How To Improve Your Flexibility

How to Improve Your Flexibility: Straight Forward WHAT, WHY, and 7 Tips to Help You be More Flexible, Instead of Walking Around Like a Zombie


How to improve your flexibility … You probably think that it is a good idea to have a certain amount of flexibility. That is why you are reading this article, right? Wouldn’t it be great to have a straight to the point article on what is flexibility training, why you should work on your flexibility, and some helpful tips and actual stretches that you can do on a regular basis? Well, that is exactly what this article is all about.

How to Improve Your Flexibility
How to Improve Your Flexibility

Click here to see my article on “Exercising Tips: 37 Tips to Help You Lose Weight, Have More Energy to Enjoy Your Life, and Avoid Illnesses and Medicines Without Spending Long Boring Hours That You Don’t Have in the Gym or on a Tread Mill“

What is flexibility training? According to wsu.edu, flexibility training includes stretching exercises for the purpose of increasing one’s range of motion.

Why should you work on your flexibility? According to wsu.edu, flexibility training exercises help to increase your range of motion, which can improve your mobility in both sporting events and everyday activities. Proper range of motion also aids your natural body alignment, which may prevent or decrease pain (e.g., lower back pain) or injury. According to skinnyms.com, additional reasons to work on your flexibility are that it helps increase blood flow and nutrients to your soft tissues. And it aids with better overall health and vitality.

7 Tips on “How to Improve Your Flexibility”

1. Make sure you warm up your muscles and joints before you stretch. Cold muscles are subject to quicker injury.

2. Stretch slowly and smoothly only to the point of mild discomfort. Avoid bouncing. The idea of “no pain, no gain” does not apply to stretching.

3. Maintain normal breathing throughout each stretch. Try inhaling through your nostrils and exhaling through your mouth. Or try yoga type belly breathing.

4. Aim for ample amount of stretching. According to wsu.edu’s referring to the American College of Sports Medicine, you should aim for holding each stretch for at least 10 seconds and work towards 30 seconds. Aim to perform each stretch 3-5 times per workout. And aim to do a stretch workout at least three times a day.


5. Choose stretches that fit your life style. Here are handful that I pulled from realsimple.com and (click here for images of how to do the stretches):

– The Runner’s Stretch
(A) Step your right foot forward and lower into a lunge, placing your fingertips on the floor or on two firm cushions if your hands don’t reach.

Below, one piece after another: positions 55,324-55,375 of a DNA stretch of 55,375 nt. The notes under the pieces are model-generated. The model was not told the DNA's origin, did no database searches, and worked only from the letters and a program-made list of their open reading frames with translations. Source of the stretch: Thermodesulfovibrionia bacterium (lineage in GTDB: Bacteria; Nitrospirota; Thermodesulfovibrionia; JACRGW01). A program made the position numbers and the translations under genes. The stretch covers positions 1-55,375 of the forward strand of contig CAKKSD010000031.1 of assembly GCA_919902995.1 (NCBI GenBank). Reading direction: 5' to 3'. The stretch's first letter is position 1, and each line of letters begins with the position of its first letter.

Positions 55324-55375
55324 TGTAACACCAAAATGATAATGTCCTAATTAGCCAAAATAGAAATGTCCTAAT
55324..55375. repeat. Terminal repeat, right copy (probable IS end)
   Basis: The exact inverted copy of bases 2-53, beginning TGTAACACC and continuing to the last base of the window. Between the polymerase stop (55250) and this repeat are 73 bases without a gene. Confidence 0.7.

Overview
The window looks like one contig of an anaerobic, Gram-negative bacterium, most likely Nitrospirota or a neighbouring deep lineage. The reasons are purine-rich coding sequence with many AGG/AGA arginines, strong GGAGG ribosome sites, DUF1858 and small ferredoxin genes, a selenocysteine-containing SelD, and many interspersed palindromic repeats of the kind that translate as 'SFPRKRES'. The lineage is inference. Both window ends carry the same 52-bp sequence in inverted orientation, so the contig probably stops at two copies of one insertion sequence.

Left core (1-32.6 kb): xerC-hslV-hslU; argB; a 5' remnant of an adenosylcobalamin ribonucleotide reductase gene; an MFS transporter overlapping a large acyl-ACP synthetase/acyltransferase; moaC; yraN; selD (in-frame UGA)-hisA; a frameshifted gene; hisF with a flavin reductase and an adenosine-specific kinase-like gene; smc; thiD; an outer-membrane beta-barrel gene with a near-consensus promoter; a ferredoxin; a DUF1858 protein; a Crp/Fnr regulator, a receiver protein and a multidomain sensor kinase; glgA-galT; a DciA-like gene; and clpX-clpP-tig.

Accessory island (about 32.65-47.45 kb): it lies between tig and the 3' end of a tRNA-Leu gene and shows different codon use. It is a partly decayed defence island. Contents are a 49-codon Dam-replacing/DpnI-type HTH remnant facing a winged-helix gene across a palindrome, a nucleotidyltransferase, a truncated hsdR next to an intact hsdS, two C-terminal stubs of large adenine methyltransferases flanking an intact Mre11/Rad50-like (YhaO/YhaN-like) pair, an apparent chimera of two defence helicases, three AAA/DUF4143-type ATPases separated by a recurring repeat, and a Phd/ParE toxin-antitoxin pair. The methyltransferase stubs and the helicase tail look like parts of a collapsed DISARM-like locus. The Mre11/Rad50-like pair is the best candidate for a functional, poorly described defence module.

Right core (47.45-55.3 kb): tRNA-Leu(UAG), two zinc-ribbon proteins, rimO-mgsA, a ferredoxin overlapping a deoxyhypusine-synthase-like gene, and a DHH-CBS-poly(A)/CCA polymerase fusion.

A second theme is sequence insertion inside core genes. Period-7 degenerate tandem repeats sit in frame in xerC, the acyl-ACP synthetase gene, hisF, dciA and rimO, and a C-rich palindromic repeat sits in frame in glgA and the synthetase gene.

(B) Breathe in, then, in one motion, exhale as you straighten your right leg. Slowly return to the lunge position. Repeat four times. Switch sides.

– The Standing Side Stretch
(A) Stand with your feet together and your arms straight overhead. Clasp your hands together, with your fingers interlaced and pointer fingers extended. Inhale as you reach upward.
(B) Breathe out as you bend your upper body to the right. Take five slow breaths. Slowly return to the center. Repeat on the left side.

– The Forward Hang
Stand with your feet hip-distance apart and your knees slightly bent.
(A) Interlace your fingers behind your back. (If your hands don’t touch, hold on to a dish towel.) Breathe in and straighten your arms to expand your chest.
(B) Exhale and bend at your waist, letting your hands stretch toward your head. Hold for five deep breaths.

– The Low Lunge Arch
Step your right foot forward into a lunge and lower your left knee onto the floor or a folded towel or blanket.
(A) Bring your arms in front of your right leg and hook your thumbs together, palms facing the floor.
(B) Breathe in as you sweep your arms overhead, stretching as far back as is comfortable. Take five deep breaths. Switch sides.

– The Seated Back Twist
Sit on the floor with your legs straight.
(A) Bend your right knee and step your right foot over your left leg. Put your right hand on the floor, fingers pointing outward, for support. Bend your left elbow and turn to the right, placing the back of your arm against your right knee. Inhale as you sit tall.
(B) Breathe out as you twist, pressing your arm into your leg and looking over your right shoulder. Hold for five breaths, then slowly return to the center. Switch sides.

– The Bound Angle
Sit on the floor with your legs straight.
(A) Bend your knees and bring the soles of your feet together, letting your knees drop toward the ground. Hold your shins as you inhale and stretch your chest upward.
(B) Exhale as you hinge forward from your hips (without rounding your back) and place your palms on the ground. Hold for five slow breaths.

So there you have it – a straight forward article on the what, why, and tips for “How to Improve Your Flexibility.” Now, that you have the information, make sure that you use it.

Click here to get back to “Exercising Tips.”

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Here are list of resources that I consulted when writing this article and I recommend them to your for further study:
http://exercise.wsu.edu/flexibility/default.aspx

Stretch Out- 5 Benefits of Flexibility


http://www.realsimple.com/health/fitness-exercise/stretching-yoga/stretching-exercises

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